Train for every eventuality - Jump Lift Spirit

Train for every eventuality

Next time you go to the gym, look around you and observe who’s doing what.

Some people go to the gym just to pass the time. It’s Friday and they ain’t got no job, so why not?

Some people are there purely to get hench. They don’t care about being balanced, in proportion or none of that breeze! The bigger, the better.

(They’re usually the ones wearing pyjama pants like below.)

bodybuilding pyjamas

More common than you think

Some people just to be ripped. They don’t care about size.

Some people train purely for athleticism. How they look is unimportant – the only thing that matters is how they perform (lots of serious athletes are like this.)

Some, like myself, train to be athletic-aesthetic – to feel good, move good, and look good, all at the same time.

(There is a small minority of guys who train purely for aesthetics yet are still highly athletic. These guys usually have superb physiques with low body fat, great size and superb balance.

Although I don’t want to use ‘the g word’, alot of these guys are genetically blessed.

They’re naturally athletic-aesthetic. No matter what kind of training regimen they use – pretty much any type will work. Lucky mofos.)

For me, training to be athletic-aesthetic is the most rewarding style of working out, and the one that most suits my personality.

I’ve always been a naturally ‘sporty’ person, so being physically fit is very important to me. So is looking good and being in shape. That’s why I strive to be athletic-aesthetic over anything else.

Sticking to one style of training is extremely dry unless you have a specific reason or goal for doing so (like if you’re an athlete or bodybuilder).

One approach to achieving this aforementioned athletic-aesthetic physique is to train for every eventuality.

What do I mean by this?

I mean that you should be a man prepared for any physical situation that may arise during your life.

I’m ready to go for whatever. The other day I did Krav Maga and I felt more than capable of handling the physical demands.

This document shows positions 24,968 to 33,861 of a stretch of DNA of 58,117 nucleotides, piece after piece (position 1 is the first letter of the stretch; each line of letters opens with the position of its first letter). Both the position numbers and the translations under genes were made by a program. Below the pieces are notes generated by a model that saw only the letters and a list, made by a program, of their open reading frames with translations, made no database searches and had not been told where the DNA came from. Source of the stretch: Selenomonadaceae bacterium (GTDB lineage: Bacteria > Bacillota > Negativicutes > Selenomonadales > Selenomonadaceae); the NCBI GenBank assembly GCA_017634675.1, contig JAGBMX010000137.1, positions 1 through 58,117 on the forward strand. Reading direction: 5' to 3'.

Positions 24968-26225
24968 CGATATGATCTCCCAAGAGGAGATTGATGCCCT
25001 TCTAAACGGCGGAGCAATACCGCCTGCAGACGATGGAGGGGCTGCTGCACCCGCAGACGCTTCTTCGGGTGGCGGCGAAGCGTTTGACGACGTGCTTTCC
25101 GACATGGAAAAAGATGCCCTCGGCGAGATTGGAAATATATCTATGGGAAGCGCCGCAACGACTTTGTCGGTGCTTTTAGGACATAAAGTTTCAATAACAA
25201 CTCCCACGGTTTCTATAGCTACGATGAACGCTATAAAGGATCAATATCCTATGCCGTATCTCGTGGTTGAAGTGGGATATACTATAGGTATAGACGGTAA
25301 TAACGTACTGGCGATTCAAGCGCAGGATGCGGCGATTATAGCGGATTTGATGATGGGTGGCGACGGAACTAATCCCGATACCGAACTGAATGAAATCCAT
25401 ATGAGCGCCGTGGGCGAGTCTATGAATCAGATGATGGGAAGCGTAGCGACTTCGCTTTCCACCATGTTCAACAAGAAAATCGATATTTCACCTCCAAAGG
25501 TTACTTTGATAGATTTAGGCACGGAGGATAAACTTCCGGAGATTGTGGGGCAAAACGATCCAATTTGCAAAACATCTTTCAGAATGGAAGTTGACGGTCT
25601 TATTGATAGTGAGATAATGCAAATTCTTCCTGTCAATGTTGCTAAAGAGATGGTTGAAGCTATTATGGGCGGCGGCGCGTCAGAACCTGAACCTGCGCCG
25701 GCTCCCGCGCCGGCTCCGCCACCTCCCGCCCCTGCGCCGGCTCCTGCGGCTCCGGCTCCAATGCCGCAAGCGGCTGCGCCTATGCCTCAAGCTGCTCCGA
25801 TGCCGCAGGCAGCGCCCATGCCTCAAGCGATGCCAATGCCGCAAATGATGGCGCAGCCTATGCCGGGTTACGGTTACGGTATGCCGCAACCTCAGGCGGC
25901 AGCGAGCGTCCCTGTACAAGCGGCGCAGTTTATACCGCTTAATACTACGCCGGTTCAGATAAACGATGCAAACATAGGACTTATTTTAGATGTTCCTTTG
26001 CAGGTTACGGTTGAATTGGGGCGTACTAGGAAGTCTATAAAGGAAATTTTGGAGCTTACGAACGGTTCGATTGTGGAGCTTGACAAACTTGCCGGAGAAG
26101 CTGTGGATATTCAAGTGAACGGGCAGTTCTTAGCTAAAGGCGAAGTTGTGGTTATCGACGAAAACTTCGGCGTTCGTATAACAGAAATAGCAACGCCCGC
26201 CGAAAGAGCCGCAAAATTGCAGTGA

I was on holiday recently and walked up to 10 miles some days like a goat herder, but it was all good. I barely registered any soreness the next day.

I haven’t played football for a good 2 months now, but the moment I step on the pitch, I know my conditioning, mobility, and fluency of movement will still be pretty decent.

I’ll be able to last the whole game for sure, all because I train for every eventuality.

Lifting weights, for example, is great. It’s a fundamental requirement for a powerful, durable physique.

However, it’s only part of the puzzle.

If you only lifted weights, you’d definitely be strong and highly-developed, but your agility and fluency of movement would most likely suck.

You’d be the guy with the turning circle of a bus on the football pitch.

You would lack the ability to turn, snap, and punch quickly. Like this dude.

[embedyt]http://www.youtube.com/watch?v=YGkxZ68fIg8[/embedyt]

What about the basic ability to sprint? When was the last time you actually just broke out into a full-speed sprint?

Sprinting is one of the best ways to increase testosterone, growth hormone, and make you feel good.

Make it fun – go to the park or beach with a friend and race them like you’re Rocky and Apollo. I raced my friend on the golden sands of Zanzibar and lost. Grrr. But not only was it a great way to stay in shape during our holiday, but as corny as it sounds, it remains a fun memory we hold to this day.

Plus, you never know when you’re going to need to sprint – to save your life, to save someone else’s, or just because it feels good.

When was the last time you hit the heavy bag so intensely that your heart was beating out of your chest and your hands quivered for an hour afterwards?

When it comes to crunch time, are you going to hold your own or get a beat down because your stamina was shot to pieces?

I can’t stress the importance of heavy conditioning work enough – for your health, your fitness, and your physique.

Playing a sport, any sport, keeps you young. Hitting the gym is great, but playing sport develops other motor skills.

For me, there’s not much that beats playing football on a summer’s day with my friends.

Always, always include bodyweight exercises in your training.

You don’t need to be a gymnast but stay on your push-ups, pull-ups, squats, and dips. These movements develop co-ordination and strength.

Adopt the mindset of preparing for every eventuality and you’ll separate yourself from the pack.

Build an authentic physique, where if the shit hits the fan, you’ll be able to handle it.

If I had to boil it down to 4 guidelines, I’d say:

Rule 1: Train in the 4-8 rep range for your main barbell lifts.

Rule 2: Do high intensity conditioning 2/3x week

Rule 3: Play a sport

Rule 4: Do bodyweight exercises

That’s the recipe, now go do the work.

About the Author Mustafa

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